Pushing production or prioritising the environment: an early morning debate on balancing the role of permanent pasture
April’s NSA Breakfast Club webinar generated an informative discussion on a very important subject to the sheep industry – the role of permanent pasture.
This is an area of significant debate at the moment and the content was thought provoking, educational and covered a number of key topics. Grass feeding benefits the health of grazing animals; the health of people who eat products from these animals; and the health of the environment. However, there are a very wide range of permanent pastures and it is wrong to assume they are all delivering the same values. The webinar allowed discussion on the options available to support decision making on a farm-by-farm basis.
John Lloyd, from the NSA Cymru / Wales committee, chaired the session, with speakers Liz Genever and Dr Lisa Norton and panellists Dr Aurelie Aubry, Professor Robin Pakeman and Dr Prysor Williams.
Liz Genever, an independent sheep and beef consultant, opened with her thoughts on the benefits of permanent pasture and also highlighted some areas where, in her words “it doesn’t do so well”. Reminding the audience that roughly 40% of UK pasture is permanent, with a disproportionate amount in areas focused on sheep and beef production, how it is an important part of those production systems.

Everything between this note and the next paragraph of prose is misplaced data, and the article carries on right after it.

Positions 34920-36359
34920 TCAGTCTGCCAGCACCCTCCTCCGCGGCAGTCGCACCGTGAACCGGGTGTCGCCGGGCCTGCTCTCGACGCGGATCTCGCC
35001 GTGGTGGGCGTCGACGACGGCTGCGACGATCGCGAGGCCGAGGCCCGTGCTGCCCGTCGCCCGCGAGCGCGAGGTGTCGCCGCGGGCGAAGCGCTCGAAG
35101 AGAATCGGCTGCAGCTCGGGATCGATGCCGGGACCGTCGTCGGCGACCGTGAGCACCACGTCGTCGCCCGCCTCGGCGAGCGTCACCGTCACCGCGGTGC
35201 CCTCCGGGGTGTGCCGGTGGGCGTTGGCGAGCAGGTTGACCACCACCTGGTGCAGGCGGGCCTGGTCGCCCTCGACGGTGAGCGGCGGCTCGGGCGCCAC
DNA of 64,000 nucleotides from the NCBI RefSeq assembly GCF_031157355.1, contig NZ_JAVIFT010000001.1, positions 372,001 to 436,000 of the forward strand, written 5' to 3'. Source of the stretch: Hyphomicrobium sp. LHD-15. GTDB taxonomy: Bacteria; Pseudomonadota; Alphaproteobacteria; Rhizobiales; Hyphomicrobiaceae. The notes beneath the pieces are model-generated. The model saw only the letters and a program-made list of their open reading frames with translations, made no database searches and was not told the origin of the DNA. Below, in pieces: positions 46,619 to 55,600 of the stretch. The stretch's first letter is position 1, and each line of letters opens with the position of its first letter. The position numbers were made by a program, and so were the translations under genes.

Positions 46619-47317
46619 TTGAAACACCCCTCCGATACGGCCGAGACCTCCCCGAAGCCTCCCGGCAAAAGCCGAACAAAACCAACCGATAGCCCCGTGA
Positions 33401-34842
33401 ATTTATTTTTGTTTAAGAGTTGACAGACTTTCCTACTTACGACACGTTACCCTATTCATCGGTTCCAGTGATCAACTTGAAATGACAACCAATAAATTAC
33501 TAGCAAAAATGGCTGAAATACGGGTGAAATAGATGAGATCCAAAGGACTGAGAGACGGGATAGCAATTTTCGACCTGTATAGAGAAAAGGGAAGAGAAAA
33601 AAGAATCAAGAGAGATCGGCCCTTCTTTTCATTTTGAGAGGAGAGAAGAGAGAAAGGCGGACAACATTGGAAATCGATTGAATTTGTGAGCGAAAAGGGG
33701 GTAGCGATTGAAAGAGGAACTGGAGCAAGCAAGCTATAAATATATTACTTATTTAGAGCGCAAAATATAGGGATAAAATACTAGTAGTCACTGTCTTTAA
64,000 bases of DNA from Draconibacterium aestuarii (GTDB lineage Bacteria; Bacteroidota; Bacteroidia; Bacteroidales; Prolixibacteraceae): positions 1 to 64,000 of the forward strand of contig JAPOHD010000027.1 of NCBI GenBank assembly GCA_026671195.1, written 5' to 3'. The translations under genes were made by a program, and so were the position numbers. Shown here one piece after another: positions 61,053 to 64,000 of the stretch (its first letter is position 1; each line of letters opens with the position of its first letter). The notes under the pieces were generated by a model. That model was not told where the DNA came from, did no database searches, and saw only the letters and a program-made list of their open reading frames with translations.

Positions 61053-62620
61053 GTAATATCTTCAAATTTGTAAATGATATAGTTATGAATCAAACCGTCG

Dr Lisa Norton, an ecologist at the Centre for Ecology & Hydrology, Lancaster, with an interest in how permanent pasture can be beneficially managed from both an ecological and agricultural aspect, followed by again reminding how grasslands are a key part of our landscape and have been for many years. Lisa continued by stressing how soils in pastures play an important role, in absorbing & filtering water, improving water quality and reducing flooding, as well as cycling nutrients and storing carbon on a large scale.
Professor Robin Pakeham (James Hutton Institute), Dr. Prysor Williams (Bangor University), and Dr. Aurelie Aubry (AFBI NI) then each provided insights into the topic. A discussion followed, chaired by John, based on questions posed to the group by the attendees. These questions covered a number of the points raised by the panel, from optimal methods for reseeding permanent pasture, to carbon management, to the relative benefits of Agroforestry.
To read a more in-depth report on this webinar, click here.